Book It for Friday Book Review: Manatee Insanity: Inside the War over Florida's Most Famous Endangered Species

          In February 2010, my husband and I donned wet suits and snorkeling gear and jumped into the cold waters of Florida’s Crystal River. Our guide told us to swim to the port side of the boat, go around the bend for about a hundred yards, and turn left into a small lagoon called Three Sisters Springs.

            My husband had snorkeled with the manatees a few years earlier and urged me to experience what to him, was a spiritual moment. I’d seen the wildlife in Africa, boobies and giant tortoises in the Galapagos, elephants and rhinos in India, and every tropical fish imaginable while diving in Mexico; and, of course, the whooping cranes in Texas. These were all enchanting moments for me. How could one marine mammal species top them?

            As we swam closer to our destination, the water warmed and the river’s lagoon opened into a quiet manatee haven. Below the surface were at least two-dozen dozing gray blimps. After a few moments, several began to rise for a breath of air. A particular one grabbed a gulp of oxygen and on his way back down, stopped and stared me in the eye. Notwithstanding my other memorable wildlife encounters, this one left a lump in my throat. Beholding this sad, gentle visage was unlike any wildlife encounter I’d ever had before.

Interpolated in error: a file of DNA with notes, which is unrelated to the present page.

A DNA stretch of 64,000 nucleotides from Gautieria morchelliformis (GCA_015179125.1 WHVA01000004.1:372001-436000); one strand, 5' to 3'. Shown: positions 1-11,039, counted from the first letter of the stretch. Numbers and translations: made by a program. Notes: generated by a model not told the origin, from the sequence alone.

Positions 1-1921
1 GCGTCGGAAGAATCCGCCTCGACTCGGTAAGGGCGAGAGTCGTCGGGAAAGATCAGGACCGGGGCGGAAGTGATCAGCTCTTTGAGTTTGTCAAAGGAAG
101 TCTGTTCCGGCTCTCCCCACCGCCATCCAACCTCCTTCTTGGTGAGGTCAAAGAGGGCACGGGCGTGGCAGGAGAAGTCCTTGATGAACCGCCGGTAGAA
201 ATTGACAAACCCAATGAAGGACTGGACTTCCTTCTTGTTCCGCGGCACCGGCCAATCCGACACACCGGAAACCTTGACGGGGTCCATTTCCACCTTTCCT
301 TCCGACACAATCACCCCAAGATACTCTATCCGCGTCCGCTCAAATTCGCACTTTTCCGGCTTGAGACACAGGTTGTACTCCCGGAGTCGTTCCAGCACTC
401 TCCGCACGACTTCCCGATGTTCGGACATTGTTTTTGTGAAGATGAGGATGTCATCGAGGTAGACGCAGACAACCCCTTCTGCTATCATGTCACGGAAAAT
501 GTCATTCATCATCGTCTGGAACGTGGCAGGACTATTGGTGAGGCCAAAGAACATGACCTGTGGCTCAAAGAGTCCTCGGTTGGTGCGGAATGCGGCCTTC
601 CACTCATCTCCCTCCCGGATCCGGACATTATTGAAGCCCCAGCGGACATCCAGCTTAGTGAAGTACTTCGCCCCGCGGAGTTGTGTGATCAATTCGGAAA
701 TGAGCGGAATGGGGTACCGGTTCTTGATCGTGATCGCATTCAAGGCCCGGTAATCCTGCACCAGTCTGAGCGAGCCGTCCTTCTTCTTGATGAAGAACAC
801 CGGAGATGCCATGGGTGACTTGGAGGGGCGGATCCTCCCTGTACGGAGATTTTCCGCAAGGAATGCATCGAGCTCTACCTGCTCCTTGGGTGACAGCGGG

Not until a few weeks ago, when I picked up Craig Pittman’s book, Manatee Insanity: Inside the War over Florida’s Most Famous Endangered Species, did I fully appreciate the good fortune to have experienced a manatee moment. Pittman tells the story of the species’ struggle to survive in a rapidly changing environment. He leaves no stone unturned in his comprehensive research of the manatee’s story. More than five thousand manatees have been killed by speeding powerboats during the past four decades. The protection awarded them by the Endangered Species Act did little to keep these animals safe from boat collisions and propeller blades. Grassroots organizations, wildlife biologists, and concerned citizens who attempted to designate manatee sanctuaries and lower its speed limits for boaters, were vigorously opposed by politicians, and lobbyists for developers and construction companies. What ensued was the “Manatee War,” which pitted the rights of an endangered animal against the rights of citizens who wanted to enjoy Florida’s waterways without restriction.      

            Pittman is a journalist whose research skills are unsurpassed. He tells an honest, accurate story; and one full of passion, frustration, failure, and success. His book reads like a true-life thriller. Just when you think the tables will turn in favor of the manatee, a major setback occurs making the species’ survival seem impossible. I highly recommend Manatee Insanity to anyone passionate about environmental issues and endangered species and those who dedicate their lives to making a positive difference in our world.

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